By Steve Bechtel
I get a ton of questions about whether periodization is effective. The answer, unequivocally, is yes, periodized training works. The confusion comes in that many climbers don’t really know what periodization is. In fact, many climbing coaches read an article or two about classic periodization models (i.e. Bompa or Matveyev) and they quickly decide that periodization doesn’t apply to hard climbing, or is too hard to implement on a normal climber’s schedule.
It’s a lot simpler than that. Periodization is simply planning to focus one’s training efforts more heavily on certain facets of fitness than others at certain times of the year. There is not an elite-level athlete in any major sport in the world that doesn’t work off some kind of periodized plan, whether they mean to or not. Would you rather decide how you’ll perform, or would you rather have it decided for you?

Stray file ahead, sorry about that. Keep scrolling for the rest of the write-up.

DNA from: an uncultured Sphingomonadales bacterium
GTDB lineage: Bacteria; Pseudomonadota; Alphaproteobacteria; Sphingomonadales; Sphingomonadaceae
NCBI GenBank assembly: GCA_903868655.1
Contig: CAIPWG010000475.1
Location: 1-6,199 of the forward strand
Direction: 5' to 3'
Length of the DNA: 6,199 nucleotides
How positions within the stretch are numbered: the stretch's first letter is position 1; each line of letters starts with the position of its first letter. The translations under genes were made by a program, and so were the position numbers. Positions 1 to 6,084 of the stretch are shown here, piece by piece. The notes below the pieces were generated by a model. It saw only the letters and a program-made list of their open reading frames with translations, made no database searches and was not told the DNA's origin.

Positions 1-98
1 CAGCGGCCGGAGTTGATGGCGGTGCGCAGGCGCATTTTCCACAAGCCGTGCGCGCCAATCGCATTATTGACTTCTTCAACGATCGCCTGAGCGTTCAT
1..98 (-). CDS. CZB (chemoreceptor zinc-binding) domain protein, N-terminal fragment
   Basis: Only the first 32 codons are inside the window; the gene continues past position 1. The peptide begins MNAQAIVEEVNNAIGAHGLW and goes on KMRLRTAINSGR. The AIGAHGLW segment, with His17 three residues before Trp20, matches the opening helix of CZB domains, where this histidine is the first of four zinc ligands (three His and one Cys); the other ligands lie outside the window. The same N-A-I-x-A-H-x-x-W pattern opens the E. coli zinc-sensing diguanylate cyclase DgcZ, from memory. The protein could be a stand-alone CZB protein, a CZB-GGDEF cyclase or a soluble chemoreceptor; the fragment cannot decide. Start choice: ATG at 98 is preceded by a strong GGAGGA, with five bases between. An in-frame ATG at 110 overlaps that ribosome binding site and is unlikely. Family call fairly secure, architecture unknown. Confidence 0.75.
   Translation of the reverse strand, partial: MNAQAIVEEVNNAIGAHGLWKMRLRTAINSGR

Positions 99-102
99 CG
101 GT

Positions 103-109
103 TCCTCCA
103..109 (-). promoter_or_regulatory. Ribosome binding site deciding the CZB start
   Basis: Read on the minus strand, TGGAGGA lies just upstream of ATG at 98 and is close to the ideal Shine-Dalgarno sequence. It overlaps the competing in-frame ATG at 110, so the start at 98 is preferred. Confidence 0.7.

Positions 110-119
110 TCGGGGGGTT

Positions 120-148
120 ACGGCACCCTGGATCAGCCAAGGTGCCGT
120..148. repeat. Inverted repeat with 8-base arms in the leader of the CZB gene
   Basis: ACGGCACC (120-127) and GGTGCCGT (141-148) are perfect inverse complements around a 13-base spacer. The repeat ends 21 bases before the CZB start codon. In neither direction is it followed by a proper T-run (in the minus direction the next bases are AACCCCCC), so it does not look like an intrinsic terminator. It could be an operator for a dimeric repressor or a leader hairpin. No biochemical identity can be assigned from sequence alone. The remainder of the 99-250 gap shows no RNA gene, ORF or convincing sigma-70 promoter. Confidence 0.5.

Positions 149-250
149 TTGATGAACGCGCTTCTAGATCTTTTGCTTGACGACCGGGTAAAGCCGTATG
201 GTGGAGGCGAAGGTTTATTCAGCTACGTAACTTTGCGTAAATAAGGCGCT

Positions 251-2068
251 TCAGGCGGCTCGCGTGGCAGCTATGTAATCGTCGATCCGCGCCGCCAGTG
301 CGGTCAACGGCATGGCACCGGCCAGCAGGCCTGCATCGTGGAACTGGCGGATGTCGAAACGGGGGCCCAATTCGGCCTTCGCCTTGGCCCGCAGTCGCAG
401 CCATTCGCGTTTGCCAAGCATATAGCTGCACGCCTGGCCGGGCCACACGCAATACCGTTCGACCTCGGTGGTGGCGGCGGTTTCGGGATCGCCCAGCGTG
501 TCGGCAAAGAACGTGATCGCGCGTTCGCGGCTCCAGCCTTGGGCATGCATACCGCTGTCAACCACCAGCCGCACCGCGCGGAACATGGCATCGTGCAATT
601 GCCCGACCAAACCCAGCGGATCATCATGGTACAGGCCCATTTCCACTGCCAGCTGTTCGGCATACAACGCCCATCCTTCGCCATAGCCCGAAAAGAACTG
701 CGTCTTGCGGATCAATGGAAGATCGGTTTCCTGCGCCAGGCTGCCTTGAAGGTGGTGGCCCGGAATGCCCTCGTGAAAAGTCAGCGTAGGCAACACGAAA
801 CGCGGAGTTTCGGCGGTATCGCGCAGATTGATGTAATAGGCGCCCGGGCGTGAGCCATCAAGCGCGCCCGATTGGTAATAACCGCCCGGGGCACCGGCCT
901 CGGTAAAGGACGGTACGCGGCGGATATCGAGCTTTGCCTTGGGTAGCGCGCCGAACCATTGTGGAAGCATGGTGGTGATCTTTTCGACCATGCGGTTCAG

“Climbers can perform well without planning, but can they climb their best?”
The problem most people find with classic models of periodization, is that while you develop one facet of your strength, the other facets suffer. For those unfamiliar with this type of model, you can reference it HERE. Whole books and courses have been dedicated to this model, and it works pretty well for many athletes. A graph of a typical model:
Pretty attractive, eh? It doesn’t really work that well for climbers, though.
How about the chart below? Looks great, but you’re dreaming if you think you’re going to follow that kind of plan for a whole year. Most climbers I know can’t even stick to the plan for a day.
Although I do love spreadsheets, I like plans that work even better. Over several years of writing and testing climbing training plans, we’ve found a few important changes to such a model that really help our athletes get the most out of training.
Most climbers in North America are on a winter/summer plan, and often you’ll see a climber who boulders indoors in the winter, climbs routes in the spring, cycles back for a few months, and then redpoints again in the fall. Although this climber might perform pretty well during parts of these phases, there is a 3-5 week transition phase between each of these “seasons” where the climber doesn’t do much of note.
This is not a problem isolated to climbing, and modern coaches have come up with several more functional models of training to try to improve year-round performance. A few of these are explained below: